It is evident from the text that this entrance through the strait gate is extremely difficult. Does not the Savior speak of a strait gate and of a narrow way? The reason for this difficulty is twofold, subjective and objective. It is difficult, subjectively, because of us who must pass through it. It is true that we are renewed in principle. But it is equally true that we are but in principle holy. To be sure, our nature is renewed in principle. But this work of the grace of God has been wrought in an earthly tabernacle. Our old nature does not disappear. Sanctification does not imply the dying of the old man. But it refers to our dying of the old man. And this struggle against the workings of sin within us continues until the end of our earthly lives. It is difficult, objectively, because the gate is so strait and the way is terribly narrow.

We may also in this connection note the relation between gate and way. The concept “way” in the text refers to our walk, our manifestation and path in the midst of the world. The relation is that of cause and effect. The gate determines the way. My choosing for sin or righteousness determines definitely my “way” in the midst of the world.

In contrast with the difficulty attending my entrance through the gate of the Kingdom of Heaven the way of sin is easy. The gate of sin and unrighteousness is extremely wide. We pass through it so easily. To choose for sin and evil does not involve us in a struggle with the flesh. We merely follow our own nature, walk according to our own pleasures. It demands of us no self-denial. And the way which follows such a choice is delightfully broad. To travel upon it is a pleasure. Then we can go everywhere and the entire world lies before us. Besides, many, we read, walk on it. We shall not lack company. We need not be regarded as outcasts and the off scouring of society.

On the other hand, it is extremely difficult to enter through the gate of the Kingdom of Heaven. The gate, we read, is strait, narrow. To embrace the cross of Golgotha implies that I must renounce myself. Nothing of ourselves can pass through this gate. The moment we behold any righteousness in ourselves we will find it impossible to pass through this gate into the Kingdom of Heaven. To cling unto the Christ of Calvary implies that we know ourselves as condemnable, utterly unworthy of the mercies of God and that Jesus alone is our salvation. And therefore we must pass through this gate naked, ever appearing before the living God in sackcloth and ashes. Besides, our entrance into the Kingdom of Heaven is also difficult because of the way which must inevitably follow. That way is terribly narrow. Having embraced the principles of the Kingdom of God we have renounced the lusts of the eyes and of the flesh, and the greatness of life. We are radically different from those whose god is their belly, who glory in their shame, who hate the cross of Christ. The children of the world proceed in all their activity from the principle of sin and that which is below. The children of the Kingdom are moved by the fear of God. For this reason their path in the world shall be narrow. It is narrow because they must deny themselves the pleasures of sin for a season. It is narrow also because the wicked world hates the Church of God and will persecute those who seek the things above. And there are few that find it, God’s people are a ridiculed minority.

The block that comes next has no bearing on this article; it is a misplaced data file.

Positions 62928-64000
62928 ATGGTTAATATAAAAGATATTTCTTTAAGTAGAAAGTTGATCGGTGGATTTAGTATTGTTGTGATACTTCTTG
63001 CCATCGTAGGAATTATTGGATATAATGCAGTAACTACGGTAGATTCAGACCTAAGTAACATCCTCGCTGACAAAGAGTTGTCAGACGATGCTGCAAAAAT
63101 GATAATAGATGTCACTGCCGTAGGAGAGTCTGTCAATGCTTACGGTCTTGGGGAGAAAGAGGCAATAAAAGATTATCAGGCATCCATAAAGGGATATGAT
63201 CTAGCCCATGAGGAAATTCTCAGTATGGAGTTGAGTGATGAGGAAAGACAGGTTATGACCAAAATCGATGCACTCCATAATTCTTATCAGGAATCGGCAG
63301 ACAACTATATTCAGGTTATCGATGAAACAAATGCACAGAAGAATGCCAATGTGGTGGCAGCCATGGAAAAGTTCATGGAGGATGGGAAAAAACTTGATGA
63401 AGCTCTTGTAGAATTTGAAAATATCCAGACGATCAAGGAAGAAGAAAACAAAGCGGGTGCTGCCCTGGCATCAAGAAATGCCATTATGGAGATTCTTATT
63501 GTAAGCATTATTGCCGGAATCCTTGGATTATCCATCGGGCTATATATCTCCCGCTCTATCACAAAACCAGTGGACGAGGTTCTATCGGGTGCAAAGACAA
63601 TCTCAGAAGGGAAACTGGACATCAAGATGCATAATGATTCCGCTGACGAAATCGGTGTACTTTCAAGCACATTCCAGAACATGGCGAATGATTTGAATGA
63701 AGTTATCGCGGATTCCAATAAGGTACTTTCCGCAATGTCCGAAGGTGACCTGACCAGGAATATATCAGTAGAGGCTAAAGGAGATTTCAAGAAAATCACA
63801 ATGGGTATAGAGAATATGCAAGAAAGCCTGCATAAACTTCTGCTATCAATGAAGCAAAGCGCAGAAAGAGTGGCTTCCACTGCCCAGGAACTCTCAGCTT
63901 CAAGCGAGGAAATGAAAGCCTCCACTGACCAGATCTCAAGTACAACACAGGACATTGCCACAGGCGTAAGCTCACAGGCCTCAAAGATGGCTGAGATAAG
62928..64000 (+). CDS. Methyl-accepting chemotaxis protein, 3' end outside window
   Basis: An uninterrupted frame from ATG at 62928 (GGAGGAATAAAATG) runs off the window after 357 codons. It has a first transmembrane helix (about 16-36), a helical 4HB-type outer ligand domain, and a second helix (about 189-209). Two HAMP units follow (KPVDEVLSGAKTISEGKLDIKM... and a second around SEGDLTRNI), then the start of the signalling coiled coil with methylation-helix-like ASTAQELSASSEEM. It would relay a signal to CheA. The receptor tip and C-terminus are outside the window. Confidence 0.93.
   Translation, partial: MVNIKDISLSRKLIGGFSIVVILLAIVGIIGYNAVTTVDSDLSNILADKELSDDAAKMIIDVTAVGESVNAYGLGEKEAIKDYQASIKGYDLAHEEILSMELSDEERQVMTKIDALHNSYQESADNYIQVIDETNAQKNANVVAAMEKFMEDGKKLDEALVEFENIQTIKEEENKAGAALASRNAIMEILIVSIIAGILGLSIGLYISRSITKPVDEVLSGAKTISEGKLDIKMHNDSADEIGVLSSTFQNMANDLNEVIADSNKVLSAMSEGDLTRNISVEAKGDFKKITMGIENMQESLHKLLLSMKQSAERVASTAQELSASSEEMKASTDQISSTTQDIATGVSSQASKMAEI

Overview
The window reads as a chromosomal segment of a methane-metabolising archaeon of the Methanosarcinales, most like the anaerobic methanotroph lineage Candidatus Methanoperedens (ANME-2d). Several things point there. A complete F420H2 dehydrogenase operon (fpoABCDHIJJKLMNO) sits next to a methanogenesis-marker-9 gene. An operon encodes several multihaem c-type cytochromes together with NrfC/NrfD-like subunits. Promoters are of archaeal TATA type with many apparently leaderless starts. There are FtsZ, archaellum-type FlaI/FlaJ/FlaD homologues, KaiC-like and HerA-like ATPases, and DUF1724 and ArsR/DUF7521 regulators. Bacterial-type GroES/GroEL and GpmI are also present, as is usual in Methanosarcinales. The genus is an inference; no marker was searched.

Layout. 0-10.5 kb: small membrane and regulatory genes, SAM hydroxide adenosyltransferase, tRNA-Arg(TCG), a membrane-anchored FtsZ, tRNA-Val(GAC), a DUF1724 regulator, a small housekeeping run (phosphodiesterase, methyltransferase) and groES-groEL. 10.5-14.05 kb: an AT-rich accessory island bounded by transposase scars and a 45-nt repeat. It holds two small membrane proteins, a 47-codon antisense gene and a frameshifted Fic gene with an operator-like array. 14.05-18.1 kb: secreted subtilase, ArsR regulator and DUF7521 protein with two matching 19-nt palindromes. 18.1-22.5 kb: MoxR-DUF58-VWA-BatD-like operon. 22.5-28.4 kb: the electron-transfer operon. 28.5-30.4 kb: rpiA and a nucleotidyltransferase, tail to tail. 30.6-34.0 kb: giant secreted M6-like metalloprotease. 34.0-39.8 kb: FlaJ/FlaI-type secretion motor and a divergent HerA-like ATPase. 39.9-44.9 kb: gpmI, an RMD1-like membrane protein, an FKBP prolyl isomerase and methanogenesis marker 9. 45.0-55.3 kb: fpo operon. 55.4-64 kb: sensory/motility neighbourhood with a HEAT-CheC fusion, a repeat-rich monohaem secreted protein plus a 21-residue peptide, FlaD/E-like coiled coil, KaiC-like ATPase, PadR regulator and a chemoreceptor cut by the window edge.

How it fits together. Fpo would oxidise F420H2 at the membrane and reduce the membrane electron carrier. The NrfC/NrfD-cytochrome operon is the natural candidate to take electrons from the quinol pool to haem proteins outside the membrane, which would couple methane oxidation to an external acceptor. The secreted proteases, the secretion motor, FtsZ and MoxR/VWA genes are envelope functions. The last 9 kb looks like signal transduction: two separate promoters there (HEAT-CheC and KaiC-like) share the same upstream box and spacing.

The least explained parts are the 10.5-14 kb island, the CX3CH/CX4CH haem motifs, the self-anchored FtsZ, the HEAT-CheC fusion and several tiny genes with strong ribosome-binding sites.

The extreme difficulty attending our entrance through the strait gate is further emphasized in the text when Jesus informs us that “few there be that find it.” The implication is not that all men seek to enter God’s eternal Kingdom of Heaven. Scripture teaches us differently. All men do, however, seek a certain peace and rest, a heaven of their own imagination. But, in all the world’s seeking for peace and rest few find the strait gate. The wide gate, with its broad way, is the choice of the vast majority. Only a few will choose shame and reproach as, the way to eternal glory and peace.

Finally, the tone of the text is such that it emphasizes the urgent necessity of entering through the strait gate. It is imperative for us to enter through this strait gate because the gate and way which lead unto destruction are broad and it is only through the strait gate and upon the narrow way that we are led into eternal life. The broad way leads to destruction. The narrow way is the way of life. This must be. God rewards according to works. Unrighteousness is the gateway and pathway to hell. The wages of sin is death. For God is the God of righteousness and the wicked therefore gather for themselves treasures, of eternal wrath. The strait gate, on the other hand, leads to life. It leads to life not because of our own righteousness. Christ is our righteousness. He paid our debt land merited for us life. His work is our reward. To believe in Christ, to suffer for His Name’s sake in the midst of the world demands eternal life on the basis of the righteousness of God in Christ Jesus, our Lord.

Urgently necessary therefore is this admonition. The gate and way of destruction are wide. The gate of life is narrow. Enter ye in, not at the wide gate, but at the strait gate.